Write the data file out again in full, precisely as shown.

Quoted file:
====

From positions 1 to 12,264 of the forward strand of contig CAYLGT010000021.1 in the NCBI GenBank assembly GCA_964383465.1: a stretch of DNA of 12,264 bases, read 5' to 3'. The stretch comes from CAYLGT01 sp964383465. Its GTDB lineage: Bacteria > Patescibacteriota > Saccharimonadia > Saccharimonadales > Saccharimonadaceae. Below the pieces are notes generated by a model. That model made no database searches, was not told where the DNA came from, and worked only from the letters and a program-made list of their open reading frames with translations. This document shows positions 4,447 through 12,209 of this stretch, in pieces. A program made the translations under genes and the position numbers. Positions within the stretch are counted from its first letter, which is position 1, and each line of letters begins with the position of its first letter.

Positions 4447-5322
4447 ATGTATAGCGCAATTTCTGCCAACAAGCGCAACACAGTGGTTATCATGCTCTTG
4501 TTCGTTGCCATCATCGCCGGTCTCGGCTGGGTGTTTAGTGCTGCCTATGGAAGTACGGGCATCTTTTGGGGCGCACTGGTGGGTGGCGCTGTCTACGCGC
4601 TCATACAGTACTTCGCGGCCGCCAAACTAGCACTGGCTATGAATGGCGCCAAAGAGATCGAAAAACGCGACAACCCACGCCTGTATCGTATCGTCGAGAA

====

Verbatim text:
From positions 1 to 12,264 of the forward strand of contig CAYLGT010000021.1 in the NCBI GenBank assembly GCA_964383465.1: a stretch of DNA of 12,264 bases, read 5' to 3'. The stretch comes from CAYLGT01 sp964383465. Its GTDB lineage: Bacteria > Patescibacteriota > Saccharimonadia > Saccharimonadales > Saccharimonadaceae. Below the pieces are notes generated by a model. That model made no database searches, was not told where the DNA came from, and worked only from the letters and a program-made list of their open reading frames with translations. This document shows positions 4,447 through 12,209 of this stretch, in pieces. A program made the translations under genes and the position numbers. Positions within the stretch are counted from its first letter, which is position 1, and each line of letters begins with the position of its first letter.

Positions 4447-5322
4447 ATGTATAGCGCAATTTCTGCCAACAAGCGCAACACAGTGGTTATCATGCTCTTG
4501 TTCGTTGCCATCATCGCCGGTCTCGGCTGGGTGTTTAGTGCTGCCTATGGAAGTACGGGCATCTTTTGGGGCGCACTGGTGGGTGGCGCTGTCTACGCGC
4601 TCATACAGTACTTCGCGGCCGCCAAACTAGCACTGGCTATGAATGGCGCCAAAGAGATCGAAAAACGCGACAACCCACGCCTGTATCGTATCGTCGAGAA